This Canadian review collated data from 97 observational cohort studies looking at all-cause mortality in with adults with a normal BMI – defined as 18.5 to 25 – compared with overweight and obese individuals.
Overweight (BMI between 25 to 30) patients were 6% less likely to die, compared with those that had a normal BMI. Those rated with grade one (BMI of 30 to 35) or two (BMI of 35 or above)obesity were 29% more likely to die from all causes, compared with normal BMI participants. However, there was no significant increase in the risk of death for patients with grade one obesity. This trend continued when the results were limited solely to studies adjusted for age, sex and smoking status.
What does it mean for GPs?
The researchers concluded that these findings were consistent with prior research, showing that overweight patients and those with moderate obesity have no significantly greater risk of death than normal BMI patients. They said the estimates of risks associated with normal weight, overweight and obesity may help to inform clinical decision making.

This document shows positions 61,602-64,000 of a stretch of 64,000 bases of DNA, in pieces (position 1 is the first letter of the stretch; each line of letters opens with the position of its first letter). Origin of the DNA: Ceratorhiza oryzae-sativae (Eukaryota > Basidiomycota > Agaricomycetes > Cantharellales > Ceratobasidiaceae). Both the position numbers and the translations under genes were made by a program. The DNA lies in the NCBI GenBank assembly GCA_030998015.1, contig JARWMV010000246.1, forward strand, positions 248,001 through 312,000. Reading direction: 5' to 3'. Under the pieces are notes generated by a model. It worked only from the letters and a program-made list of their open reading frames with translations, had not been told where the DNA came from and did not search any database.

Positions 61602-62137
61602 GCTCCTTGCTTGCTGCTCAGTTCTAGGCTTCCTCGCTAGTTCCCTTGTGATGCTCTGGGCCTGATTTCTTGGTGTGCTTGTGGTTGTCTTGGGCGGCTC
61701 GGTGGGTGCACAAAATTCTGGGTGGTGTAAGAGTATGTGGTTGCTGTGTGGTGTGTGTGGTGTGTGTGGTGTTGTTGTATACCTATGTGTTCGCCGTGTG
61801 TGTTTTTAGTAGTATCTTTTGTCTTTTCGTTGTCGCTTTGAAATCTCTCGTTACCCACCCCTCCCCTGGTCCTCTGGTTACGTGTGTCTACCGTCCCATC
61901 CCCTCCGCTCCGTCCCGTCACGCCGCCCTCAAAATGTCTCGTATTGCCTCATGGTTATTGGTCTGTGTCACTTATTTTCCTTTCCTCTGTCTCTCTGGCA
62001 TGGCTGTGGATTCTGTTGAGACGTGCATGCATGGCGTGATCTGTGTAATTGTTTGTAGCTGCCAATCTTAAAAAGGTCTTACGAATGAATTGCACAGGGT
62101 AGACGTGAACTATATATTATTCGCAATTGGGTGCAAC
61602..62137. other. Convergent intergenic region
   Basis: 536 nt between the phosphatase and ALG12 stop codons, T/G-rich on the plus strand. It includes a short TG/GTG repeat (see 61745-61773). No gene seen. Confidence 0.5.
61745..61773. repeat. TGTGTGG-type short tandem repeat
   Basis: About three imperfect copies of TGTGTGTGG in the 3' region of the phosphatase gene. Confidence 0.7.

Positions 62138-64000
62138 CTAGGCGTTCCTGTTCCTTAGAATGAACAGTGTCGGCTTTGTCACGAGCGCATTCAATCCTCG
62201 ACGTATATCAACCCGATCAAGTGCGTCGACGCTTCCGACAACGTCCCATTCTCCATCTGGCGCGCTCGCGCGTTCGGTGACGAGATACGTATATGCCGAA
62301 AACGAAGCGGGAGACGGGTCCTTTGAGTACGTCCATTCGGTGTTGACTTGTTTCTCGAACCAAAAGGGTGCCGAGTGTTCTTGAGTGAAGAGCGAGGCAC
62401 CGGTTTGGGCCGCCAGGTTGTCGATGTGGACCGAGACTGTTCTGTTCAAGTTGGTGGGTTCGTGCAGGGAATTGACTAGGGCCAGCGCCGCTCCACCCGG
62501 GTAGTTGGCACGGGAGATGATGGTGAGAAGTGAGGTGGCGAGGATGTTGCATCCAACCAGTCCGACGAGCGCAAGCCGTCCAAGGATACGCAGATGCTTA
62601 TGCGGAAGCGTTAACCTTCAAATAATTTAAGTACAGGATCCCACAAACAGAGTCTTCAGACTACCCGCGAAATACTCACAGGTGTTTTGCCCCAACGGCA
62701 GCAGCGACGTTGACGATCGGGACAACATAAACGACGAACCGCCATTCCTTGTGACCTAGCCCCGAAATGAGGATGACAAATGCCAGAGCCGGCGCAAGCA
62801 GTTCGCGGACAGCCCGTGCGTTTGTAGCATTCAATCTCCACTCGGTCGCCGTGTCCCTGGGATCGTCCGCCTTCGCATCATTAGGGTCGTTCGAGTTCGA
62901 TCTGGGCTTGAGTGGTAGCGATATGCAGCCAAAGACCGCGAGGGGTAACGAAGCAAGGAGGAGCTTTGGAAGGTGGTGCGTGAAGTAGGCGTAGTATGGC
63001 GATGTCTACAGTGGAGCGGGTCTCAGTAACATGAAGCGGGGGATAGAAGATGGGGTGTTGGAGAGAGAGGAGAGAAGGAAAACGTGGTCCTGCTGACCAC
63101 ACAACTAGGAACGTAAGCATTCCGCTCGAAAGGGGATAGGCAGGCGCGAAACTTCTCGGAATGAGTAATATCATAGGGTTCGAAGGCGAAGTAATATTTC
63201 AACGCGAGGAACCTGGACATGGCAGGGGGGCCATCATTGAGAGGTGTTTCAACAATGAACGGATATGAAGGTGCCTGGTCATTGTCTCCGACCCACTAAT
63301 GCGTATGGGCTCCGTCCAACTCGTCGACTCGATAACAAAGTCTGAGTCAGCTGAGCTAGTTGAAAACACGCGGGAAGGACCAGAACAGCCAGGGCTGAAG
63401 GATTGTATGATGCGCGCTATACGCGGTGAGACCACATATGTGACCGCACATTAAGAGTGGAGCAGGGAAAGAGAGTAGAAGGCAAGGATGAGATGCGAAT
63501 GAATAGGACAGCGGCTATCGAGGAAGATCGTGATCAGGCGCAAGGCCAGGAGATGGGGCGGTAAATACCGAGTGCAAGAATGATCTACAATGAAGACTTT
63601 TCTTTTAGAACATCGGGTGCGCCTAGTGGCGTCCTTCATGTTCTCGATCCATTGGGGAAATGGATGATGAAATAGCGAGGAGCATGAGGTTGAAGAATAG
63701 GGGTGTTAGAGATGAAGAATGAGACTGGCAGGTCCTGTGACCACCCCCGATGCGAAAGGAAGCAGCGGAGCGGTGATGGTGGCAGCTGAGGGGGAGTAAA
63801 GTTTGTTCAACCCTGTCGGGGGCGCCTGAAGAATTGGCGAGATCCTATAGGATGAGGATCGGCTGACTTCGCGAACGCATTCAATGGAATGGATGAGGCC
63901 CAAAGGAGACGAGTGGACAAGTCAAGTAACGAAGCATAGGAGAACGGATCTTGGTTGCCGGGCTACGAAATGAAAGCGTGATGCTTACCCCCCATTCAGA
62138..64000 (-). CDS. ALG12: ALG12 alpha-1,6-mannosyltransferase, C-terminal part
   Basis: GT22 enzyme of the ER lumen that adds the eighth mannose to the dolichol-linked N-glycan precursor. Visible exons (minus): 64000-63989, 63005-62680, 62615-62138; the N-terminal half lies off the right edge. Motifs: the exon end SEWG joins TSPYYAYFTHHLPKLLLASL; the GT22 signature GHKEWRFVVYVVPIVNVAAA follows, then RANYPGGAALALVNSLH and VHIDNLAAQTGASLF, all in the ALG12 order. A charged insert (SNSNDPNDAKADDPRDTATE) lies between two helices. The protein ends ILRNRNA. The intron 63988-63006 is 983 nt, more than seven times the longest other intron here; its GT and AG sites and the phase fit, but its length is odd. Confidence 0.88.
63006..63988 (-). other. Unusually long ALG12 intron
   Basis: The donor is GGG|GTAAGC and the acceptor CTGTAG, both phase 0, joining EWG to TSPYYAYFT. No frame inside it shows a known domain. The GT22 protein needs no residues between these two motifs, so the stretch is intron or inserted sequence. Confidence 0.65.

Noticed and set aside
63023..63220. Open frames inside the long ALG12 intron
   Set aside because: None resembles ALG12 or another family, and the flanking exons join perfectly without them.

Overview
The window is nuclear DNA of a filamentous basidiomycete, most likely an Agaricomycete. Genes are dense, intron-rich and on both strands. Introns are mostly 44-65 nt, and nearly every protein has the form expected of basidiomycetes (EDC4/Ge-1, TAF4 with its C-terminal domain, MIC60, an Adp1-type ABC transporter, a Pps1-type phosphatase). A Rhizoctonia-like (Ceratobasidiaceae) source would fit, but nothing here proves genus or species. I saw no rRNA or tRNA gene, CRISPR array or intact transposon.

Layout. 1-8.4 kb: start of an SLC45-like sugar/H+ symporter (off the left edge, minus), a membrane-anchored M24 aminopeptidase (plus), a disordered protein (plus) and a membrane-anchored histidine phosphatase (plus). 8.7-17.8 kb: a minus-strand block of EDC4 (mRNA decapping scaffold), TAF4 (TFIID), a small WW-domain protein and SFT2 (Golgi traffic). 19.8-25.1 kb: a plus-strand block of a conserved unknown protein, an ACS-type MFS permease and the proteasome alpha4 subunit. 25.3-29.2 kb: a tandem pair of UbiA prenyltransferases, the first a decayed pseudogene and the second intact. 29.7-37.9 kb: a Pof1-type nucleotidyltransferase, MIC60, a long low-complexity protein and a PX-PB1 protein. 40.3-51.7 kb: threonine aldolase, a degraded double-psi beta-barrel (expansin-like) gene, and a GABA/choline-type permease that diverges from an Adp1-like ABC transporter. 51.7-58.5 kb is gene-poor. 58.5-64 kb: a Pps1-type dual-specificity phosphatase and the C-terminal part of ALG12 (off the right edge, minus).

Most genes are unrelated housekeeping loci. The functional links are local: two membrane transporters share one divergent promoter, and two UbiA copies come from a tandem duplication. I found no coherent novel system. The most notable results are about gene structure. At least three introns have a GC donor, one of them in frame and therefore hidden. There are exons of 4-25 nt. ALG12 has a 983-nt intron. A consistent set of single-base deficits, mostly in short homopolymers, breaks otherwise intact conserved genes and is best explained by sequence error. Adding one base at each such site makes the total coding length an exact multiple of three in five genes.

Dr David Haslam, a GPSI in obesity and cardiometabolic disease in London, said: ‘This study shows comprehensively that we are, as a profession, confused about obesity.
‘There is a definite entity known as the obesity paradox, which suggests that although obesity may be a causative factor in ischaemic heart disease, renal disease and heart failure, once the condition has occurred, a degree of overweight is protective, and that outcomes are improved. Although this piece adds to the confusion, it might ultimately help clarify this paradox.’